The developers of the upcoming third-person multiplayer ‘Persistent Medieval War’ Of Kings and Men have taken time out of their very busy schedules to answer a few questions for us!
Of Kings And Men is an independently developed, third-person multiplayer ‘Persistent Medieval War’ game.
Set in 13th century with both European and Eastern influences, you play as a character in a vast open world full of alliances and conflict, with an emphasis on player-driven experiences.
The game promises a mix of game modes from the more traditional Team Deathmatch and Conquest modes to the intriguing sounding ‘The Epic’ – A persistent open world where players can construct outposts that can turn in to towns, start factions and ultimately go to war in the hopes of going down in history.
A huge thank you for taking the time to answer these questions!
I’m Florian “chadz” Hofreither, Project Lead of OKAM, and very happy to answer your questions.
Tell us a little bit about yourselves and how you came to be Donkey Crew.
It all started in 2010, when I thought “wouldn’t it be cool to be able to have a persistent character in Warband multiplayer” – I discussed it with some people experienced in modding Warband, but was told that it’s not possible. Technically, they were correct, but in the most hacky way I managed to get it to work somehow, and from there on the Warband developers helped out by adding some features to their engine that made it easier and smoother. More people started joining and helping me out, and we became larger and larger.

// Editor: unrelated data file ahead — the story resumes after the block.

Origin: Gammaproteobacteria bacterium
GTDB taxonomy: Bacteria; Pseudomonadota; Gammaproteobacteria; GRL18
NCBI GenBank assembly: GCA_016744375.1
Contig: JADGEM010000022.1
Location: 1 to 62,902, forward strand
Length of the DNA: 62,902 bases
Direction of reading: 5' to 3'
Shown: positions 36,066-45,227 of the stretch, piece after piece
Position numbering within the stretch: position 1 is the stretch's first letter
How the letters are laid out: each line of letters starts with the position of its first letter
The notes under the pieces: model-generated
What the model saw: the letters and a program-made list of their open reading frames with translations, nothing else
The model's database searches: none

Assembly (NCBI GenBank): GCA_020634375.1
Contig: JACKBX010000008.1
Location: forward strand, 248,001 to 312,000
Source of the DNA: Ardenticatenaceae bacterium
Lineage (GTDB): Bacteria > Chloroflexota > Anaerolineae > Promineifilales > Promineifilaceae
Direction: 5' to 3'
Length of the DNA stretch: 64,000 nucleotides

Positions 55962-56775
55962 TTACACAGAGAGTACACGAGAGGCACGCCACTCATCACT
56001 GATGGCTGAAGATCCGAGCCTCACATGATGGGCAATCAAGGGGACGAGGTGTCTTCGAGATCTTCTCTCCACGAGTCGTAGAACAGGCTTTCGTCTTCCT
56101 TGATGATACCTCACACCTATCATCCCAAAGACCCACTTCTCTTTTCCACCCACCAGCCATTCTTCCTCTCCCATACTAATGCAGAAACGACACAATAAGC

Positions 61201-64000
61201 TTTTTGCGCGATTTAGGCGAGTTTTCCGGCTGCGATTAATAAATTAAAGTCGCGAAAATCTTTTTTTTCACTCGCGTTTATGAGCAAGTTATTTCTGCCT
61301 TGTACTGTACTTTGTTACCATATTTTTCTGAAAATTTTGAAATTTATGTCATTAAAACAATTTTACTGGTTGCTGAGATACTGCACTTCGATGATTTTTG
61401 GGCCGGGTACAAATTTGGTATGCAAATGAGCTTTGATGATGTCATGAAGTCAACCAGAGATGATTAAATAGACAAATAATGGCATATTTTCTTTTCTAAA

As for the name Donkey Crew, that really emerged by itself. In 2010, a moderator on the Warband forum gave me the title “The man that does Donkey Shows on Thursdays” – up to this day I don’t know why, I swear there are no kinky hidden secrets that lead up to this. I just went with it, and changed my avatar to the most irritating close up of a smiling donkey picture I could find. And then people just called us the donkeycrew, and we went with that as well.
Being behind the Mount & Blade: Warband cRPG mod, you’ve clearly taken some inspiration from that for Of Kings and Men, but have any other games been behind the inspiration for this project?